New York Times sports columnist Vecsey (Year in the Sun) devotes himself to this sprightly history of the national pastime. His survey unfolds much like a highlights tape, with a breezy background narrative of the game from its pre–Civil War roots to its current drug scandals, structured around set pieces spotlighting the outsized deeds of luminaries like Babe Ruth, Jackie Robinson, Branch Rickey and George Steinbrenner. He finds plenty of time for color commentary, like an appreciation of radio announcers' whimsical homerun catch-phrases (" 'Get up Aunt Minnie and raise the window!' " Pirates voice Rosey Roswell was wont to yell), cantankerous opinionating ("Trying to be fair and neutral about it, I can only say that the designated hitter rule is a travesty and ought to be tossed out") and ruminations on the ultimate metaphysical question of "why the Yankees exist." Throughout, the author stresses the game's continuities: modern-day anxieties about free agentry, labor strife and the bereavement of cities abandoned by their teams for greener pastures have plagued baseball from the beginning. Vivid, affectionate and clear-eyed, Vecsey's account makes for an engaging sports history. (Aug. 15)
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Many of baseball's landmark events and personalities--its ancient origins (Abner Doubleday notwithstanding), the development of pro baseball, the Black Sox scandal, Babe Ruth, Branch Rickey, the Negro League, Jackie Robinson, the media's influence, free agency, the globalization of the game, steroids--have been covered more thoroughly in their own volumes over the past several years. But New York Times sports columnist Vecsey neatly pulls them together in this seamless and succinct popular history. His account of the game's early days is especially strong, debunking in particular "founder" Doubleday's role: Vecsey argues that the only verifiable association is a request Doubleday, as a U.S. Army commander, made for baseball equipment for his troops in 1871. Vecsey has covered the game for more than 40 years, and it shows in such simple but profoundly true statements as "Baseball has always relied heavily on luck." Recommended especially for smaller sports collections in need of a general history of America's pastime. Alan Moores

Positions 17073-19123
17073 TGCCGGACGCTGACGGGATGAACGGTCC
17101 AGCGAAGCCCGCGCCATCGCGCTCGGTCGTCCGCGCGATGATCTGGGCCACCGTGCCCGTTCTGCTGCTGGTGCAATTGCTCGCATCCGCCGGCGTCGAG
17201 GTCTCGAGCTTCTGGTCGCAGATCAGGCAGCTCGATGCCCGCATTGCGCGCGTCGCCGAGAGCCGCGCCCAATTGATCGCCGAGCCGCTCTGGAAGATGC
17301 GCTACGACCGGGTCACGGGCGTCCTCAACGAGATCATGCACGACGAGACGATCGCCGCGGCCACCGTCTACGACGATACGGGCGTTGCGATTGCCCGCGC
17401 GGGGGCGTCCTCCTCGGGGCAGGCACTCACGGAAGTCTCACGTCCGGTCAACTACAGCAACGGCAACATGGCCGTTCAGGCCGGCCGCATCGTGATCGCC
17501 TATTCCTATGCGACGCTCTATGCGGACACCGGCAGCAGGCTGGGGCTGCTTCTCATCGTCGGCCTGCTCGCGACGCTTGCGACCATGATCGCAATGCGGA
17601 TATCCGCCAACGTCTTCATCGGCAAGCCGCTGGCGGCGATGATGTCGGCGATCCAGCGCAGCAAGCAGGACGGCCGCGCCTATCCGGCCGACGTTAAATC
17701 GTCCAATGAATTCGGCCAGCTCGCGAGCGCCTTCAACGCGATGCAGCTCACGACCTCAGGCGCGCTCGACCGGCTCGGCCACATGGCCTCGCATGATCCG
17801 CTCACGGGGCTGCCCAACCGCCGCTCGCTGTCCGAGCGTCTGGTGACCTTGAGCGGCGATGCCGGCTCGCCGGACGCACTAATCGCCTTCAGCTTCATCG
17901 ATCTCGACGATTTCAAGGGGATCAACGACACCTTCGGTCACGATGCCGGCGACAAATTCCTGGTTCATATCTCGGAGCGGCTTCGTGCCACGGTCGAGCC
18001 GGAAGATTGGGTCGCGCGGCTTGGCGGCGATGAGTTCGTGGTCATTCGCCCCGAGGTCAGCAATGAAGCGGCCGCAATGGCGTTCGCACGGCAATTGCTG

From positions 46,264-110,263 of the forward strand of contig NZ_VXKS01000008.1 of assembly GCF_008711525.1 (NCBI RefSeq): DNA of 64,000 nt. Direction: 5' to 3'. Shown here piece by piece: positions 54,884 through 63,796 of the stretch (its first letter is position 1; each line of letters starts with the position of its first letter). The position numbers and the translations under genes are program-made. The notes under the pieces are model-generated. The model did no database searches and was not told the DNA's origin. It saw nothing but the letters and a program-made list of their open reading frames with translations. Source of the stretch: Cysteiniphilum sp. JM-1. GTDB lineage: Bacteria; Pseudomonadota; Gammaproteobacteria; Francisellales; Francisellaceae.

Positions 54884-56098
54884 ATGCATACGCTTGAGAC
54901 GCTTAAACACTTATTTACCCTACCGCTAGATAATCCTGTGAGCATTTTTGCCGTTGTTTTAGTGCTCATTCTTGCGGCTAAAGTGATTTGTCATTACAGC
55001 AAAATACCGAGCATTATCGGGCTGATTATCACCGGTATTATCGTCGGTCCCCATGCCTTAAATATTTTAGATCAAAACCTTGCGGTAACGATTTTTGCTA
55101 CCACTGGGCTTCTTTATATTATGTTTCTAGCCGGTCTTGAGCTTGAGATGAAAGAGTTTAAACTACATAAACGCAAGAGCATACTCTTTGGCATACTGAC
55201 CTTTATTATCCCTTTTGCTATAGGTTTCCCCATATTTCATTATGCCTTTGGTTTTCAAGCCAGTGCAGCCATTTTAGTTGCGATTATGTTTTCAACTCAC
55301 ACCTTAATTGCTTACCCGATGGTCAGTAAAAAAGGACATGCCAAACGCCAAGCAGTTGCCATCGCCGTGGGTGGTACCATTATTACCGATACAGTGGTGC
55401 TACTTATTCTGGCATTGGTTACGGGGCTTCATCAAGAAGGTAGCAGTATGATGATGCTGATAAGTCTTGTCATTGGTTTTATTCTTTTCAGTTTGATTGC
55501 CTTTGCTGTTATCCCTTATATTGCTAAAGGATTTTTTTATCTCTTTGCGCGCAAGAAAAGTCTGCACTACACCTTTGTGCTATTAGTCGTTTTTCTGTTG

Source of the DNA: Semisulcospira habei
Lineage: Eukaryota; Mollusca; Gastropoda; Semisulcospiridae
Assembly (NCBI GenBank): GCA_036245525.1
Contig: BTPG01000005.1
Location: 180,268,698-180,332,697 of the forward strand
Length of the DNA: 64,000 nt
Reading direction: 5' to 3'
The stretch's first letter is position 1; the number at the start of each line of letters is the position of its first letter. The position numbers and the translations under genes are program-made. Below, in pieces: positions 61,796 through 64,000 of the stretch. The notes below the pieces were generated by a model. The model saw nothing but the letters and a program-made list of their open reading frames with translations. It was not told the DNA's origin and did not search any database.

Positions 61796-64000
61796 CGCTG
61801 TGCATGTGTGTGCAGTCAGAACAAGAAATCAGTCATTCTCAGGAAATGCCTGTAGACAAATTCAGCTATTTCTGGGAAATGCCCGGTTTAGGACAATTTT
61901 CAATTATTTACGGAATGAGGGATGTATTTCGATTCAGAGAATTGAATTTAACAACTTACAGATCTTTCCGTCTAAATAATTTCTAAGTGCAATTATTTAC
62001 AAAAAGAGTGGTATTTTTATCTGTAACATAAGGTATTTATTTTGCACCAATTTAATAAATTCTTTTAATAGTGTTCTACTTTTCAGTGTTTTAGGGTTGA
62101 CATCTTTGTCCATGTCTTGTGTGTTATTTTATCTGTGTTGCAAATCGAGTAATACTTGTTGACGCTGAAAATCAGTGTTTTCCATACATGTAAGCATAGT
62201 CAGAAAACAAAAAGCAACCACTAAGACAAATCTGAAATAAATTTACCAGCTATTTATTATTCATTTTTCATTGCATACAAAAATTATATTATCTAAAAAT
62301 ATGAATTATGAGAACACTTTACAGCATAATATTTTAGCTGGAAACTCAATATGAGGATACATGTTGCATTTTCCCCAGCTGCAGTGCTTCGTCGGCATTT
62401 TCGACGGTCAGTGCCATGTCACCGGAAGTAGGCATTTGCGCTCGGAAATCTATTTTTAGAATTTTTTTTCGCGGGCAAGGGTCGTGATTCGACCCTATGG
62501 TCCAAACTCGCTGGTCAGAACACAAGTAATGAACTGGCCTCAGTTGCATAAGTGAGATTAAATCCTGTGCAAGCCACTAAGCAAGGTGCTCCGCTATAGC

Copyright © American Library Association. All rights reserved --This text refers to an out of print or unavailable edition of this title.
For anyone who loves the game and also loves history in general this is an enjoyable read!Published 8 days ago by James TFunk
First half was great. Vecsey's knowledge of the early days is impressive and his language is fun, colorful, and flows well. Read morePublished 4 months ago by Joey Pruger
I GAVE IT AS A BIRTHDAY GIFT AND MY FRIEND SAID IT WAS THE BEST BASEBALL BOOK HE HAD EVER SEEN OR HEARD.Published 9 months ago by Harold Hubbell
Excellent, broad-sweep chronicle of the game's history for the new or casual fan. Gives informative insights into seemingly all the big stories and events that have brought us to... Read morePublished 13 months ago by Trevor J Marshallsea
Great historical narrative of the great old American past time. Excellent analysis of key topics that challenge the game while keeping it in the forefront of American pop culture.Published 13 months ago by renay
if you are a fan of baseball, read this book. Super book with wonderful information including some funny and pleasing stuff - its a keeper for sure!Published 15 months ago by Fish Creek "Roger"
This was a good story of the history of this great game. Vecsey did a great job covering a large range of topics from the origins to free agency to some of the key people in... Read morePublished 20 months ago by Wayne J. Street Jr.